I've noticed this -- but then, I was raised with the concept of courtesy as the foundation of social interaction. From John Aravosis:
The other day a friend tweeted some Web site where you were supposed to spin a virtual wheel and then do the New Years' good deed the wheel landed on. The good deed it selected for me was "hold a door open for a stranger." Who wouldn't do that anyway? Since when did common courtesies become the thing of "special New Years promises"?
I do that constantly, and it's sort of interesting: there's a Thai restaurant on the first floor of the building, and the people who work there -- all Asians, pretty much -- are unfailingly courteous. They hold the door, and they thank those who hold the door for them, unlike some of the Westerners who don't even acknowledge that you've done them a courtesy -- who in fact don't acknowledge you at all.
We don't show up particularly well against the rest of the world. I remember being in Paris a number of years ago, head full of the conventional wisdom that the French, and especially Parisians, were rude and hostile, especially to Americans. Frankly, I've never met a group of people anywhere who were so unfailingly polite and good-humored -- except maybe New Yorkers.
I think the lack of common courtesy in America is the root of a lot of other behaviors that fall under the category of "my own private universe." Call it a lack of empathy, most clearly visible in the Christianist apologists for -- well, you name it: not only ignoring others' points of view, but refusing to admit that they even exist. And as we all know from the confirmation hearings for Justice Sotomayor, "empathy" is a joke on the right -- probably because it's a notable lack in their collective character, and too many of them are way beyond feeling shame. On the left, empathy becomes a cause, as does everything else, and I wonder sometimes how many of the PC left actually feel empathy for others in any way but the abstract.
Aravosis quotes Dr. Douglas fields in this post from HuffPo, who goes into the effects of rudeness on brain development, which I'm not going to go into here -- you can read the original for that. But Dr. Fields cites the example of the Japanese, for whom rudeness is perhaps the ultimate sin. One thing I run across again and again in reading manga is the cry, "You're not thinking about how I feel!" I think that probably is an accurate reflection of Japanese attitudes, the stress on empathy -- unless you think about how others feel, you're going to be tearing at the fabric that holds us together.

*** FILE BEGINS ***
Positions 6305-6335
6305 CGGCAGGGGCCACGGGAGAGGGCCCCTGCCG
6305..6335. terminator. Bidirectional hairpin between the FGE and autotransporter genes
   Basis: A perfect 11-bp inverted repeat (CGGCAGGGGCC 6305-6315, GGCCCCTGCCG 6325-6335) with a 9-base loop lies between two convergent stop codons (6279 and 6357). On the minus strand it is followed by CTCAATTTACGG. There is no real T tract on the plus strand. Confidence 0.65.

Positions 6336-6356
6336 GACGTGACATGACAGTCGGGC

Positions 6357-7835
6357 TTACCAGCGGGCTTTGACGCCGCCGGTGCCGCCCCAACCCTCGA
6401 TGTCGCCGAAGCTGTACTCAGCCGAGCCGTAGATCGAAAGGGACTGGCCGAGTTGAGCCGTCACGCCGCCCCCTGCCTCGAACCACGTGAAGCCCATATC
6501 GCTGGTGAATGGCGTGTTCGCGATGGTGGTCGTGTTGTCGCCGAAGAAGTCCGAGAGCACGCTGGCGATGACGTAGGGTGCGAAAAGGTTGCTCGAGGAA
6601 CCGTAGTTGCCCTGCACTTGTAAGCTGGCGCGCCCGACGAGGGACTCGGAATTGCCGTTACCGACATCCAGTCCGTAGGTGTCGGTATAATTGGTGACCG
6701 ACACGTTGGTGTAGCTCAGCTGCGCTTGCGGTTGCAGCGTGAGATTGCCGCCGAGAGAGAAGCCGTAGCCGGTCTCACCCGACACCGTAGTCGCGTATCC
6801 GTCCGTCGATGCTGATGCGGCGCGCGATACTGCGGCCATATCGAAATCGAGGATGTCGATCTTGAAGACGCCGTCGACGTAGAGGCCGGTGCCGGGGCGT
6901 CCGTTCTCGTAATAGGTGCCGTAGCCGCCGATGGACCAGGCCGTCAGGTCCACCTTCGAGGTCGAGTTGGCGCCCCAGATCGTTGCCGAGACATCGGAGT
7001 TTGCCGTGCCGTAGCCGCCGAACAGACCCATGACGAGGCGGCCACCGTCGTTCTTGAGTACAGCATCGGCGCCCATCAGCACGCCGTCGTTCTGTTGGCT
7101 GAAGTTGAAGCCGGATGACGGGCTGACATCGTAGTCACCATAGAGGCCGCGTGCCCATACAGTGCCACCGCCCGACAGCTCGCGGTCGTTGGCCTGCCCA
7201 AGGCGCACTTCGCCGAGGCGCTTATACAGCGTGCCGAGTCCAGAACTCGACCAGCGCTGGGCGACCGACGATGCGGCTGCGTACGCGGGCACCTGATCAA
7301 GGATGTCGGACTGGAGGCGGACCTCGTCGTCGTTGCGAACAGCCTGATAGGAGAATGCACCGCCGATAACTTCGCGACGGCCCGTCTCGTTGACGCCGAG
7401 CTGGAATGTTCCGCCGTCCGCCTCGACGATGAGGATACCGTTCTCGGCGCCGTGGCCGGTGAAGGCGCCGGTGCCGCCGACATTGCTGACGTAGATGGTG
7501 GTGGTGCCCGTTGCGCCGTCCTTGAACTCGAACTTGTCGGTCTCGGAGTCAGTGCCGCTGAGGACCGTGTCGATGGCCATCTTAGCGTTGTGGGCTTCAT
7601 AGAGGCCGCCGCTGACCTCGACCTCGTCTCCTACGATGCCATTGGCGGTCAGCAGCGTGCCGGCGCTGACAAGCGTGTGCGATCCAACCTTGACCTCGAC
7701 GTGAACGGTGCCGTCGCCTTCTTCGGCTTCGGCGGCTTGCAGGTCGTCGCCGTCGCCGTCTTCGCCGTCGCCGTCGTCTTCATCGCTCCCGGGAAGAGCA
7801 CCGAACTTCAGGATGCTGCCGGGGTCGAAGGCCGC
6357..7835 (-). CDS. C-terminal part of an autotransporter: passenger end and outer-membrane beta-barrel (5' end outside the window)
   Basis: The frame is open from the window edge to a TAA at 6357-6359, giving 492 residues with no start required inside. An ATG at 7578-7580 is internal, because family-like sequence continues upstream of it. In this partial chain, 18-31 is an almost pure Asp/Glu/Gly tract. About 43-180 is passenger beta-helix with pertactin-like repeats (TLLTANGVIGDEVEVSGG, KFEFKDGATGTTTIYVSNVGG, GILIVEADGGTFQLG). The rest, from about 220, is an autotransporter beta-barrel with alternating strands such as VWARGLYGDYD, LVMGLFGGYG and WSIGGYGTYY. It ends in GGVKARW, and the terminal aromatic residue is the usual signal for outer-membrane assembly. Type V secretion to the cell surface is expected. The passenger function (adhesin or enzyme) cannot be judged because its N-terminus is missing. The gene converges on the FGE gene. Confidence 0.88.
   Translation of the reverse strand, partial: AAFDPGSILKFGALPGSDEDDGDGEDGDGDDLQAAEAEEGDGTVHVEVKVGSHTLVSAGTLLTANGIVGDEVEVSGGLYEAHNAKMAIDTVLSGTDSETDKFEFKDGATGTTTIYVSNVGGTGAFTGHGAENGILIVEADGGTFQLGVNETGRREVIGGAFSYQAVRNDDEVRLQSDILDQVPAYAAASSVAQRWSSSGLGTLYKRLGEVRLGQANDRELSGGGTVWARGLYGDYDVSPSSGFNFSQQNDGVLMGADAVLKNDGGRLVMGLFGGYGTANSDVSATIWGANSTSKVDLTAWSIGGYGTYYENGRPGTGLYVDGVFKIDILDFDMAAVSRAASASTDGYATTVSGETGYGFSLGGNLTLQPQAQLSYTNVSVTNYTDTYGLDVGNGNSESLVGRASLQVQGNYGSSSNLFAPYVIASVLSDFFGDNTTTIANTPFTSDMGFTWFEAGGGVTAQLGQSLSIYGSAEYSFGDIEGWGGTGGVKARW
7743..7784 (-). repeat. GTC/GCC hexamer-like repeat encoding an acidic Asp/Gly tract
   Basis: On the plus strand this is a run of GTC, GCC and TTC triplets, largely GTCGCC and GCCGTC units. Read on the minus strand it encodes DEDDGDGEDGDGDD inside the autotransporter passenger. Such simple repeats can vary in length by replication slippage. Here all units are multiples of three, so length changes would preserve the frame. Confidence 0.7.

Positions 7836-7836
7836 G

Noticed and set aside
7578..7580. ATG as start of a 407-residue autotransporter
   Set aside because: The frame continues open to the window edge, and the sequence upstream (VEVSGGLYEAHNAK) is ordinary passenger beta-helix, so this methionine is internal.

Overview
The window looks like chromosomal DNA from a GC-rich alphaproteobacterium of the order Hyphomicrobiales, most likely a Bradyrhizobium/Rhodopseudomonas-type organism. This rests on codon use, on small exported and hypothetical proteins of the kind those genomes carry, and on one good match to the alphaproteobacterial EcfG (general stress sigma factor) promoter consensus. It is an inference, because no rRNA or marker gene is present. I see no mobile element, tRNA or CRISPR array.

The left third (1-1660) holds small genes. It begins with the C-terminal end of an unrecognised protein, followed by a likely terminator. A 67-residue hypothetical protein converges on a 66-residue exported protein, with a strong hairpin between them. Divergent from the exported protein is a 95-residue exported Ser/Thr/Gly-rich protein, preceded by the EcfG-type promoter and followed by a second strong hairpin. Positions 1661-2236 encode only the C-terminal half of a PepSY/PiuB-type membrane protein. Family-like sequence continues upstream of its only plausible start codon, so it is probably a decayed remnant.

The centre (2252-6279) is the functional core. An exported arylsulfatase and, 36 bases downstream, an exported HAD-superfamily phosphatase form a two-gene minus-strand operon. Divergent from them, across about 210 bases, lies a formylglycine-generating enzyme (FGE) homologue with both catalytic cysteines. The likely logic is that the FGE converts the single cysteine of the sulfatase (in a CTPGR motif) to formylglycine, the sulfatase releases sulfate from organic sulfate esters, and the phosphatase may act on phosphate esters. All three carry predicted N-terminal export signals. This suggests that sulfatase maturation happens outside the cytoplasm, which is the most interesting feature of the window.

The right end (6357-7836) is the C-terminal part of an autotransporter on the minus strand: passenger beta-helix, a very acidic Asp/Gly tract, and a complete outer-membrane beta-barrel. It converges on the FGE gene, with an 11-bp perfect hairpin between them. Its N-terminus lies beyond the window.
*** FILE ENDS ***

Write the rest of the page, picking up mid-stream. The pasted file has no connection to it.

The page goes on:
I think we do, as a people, worship selfishness. It's not only the Rand Paul/Megan McArdle school of libertarianism that's at fault here. Just think about the emphasis in contemporary Christianity -- at least, the most visible and vocal proponents of it -- not on the teachings of Christ, one of the most selfless individuals who ever lived, but on the dicta of authority, which have little to do with caring for our fellows. It's fairly obvious at this point that the Roman Catholic Church is all about preserving its own privilege, and not much else. I don't think many of the Protestant sects are far behind -- just think about their cries for "religious freedom" -- for themselves, of course, not for anyone else.
And there's also St. Ronny and his economics of greed -- we're paying the price for that now. If you want to see the ultimate expression of our selfishness, just look at the heroes of Wall Street, who simply have no clue that they've done anything wrong. Oh, and I'm not buying the idea that it's corporations doing this, and corporations are soulless. Corporations reflect the values of those who run them.
I sometimes feel guilty when I refuse to give change to panhandlers on the street -- I don't have huge resources, but I could probably spare a little something, most days. Then I think about the coworker who recently lost her father, and was so grateful for a hug on her first day back at work, or the editorial assistant, someone whom I almost never see, who stopped by the front desk one day and poured her heart out. That's what I give: myself.
I'm not trying to make myself out to be a saint, it's just that that's what I have to give. I think we all do, and maybe we should all think about giving it more often. It all starts with common courtesy, which is just another way of saying respect and empathy toward others.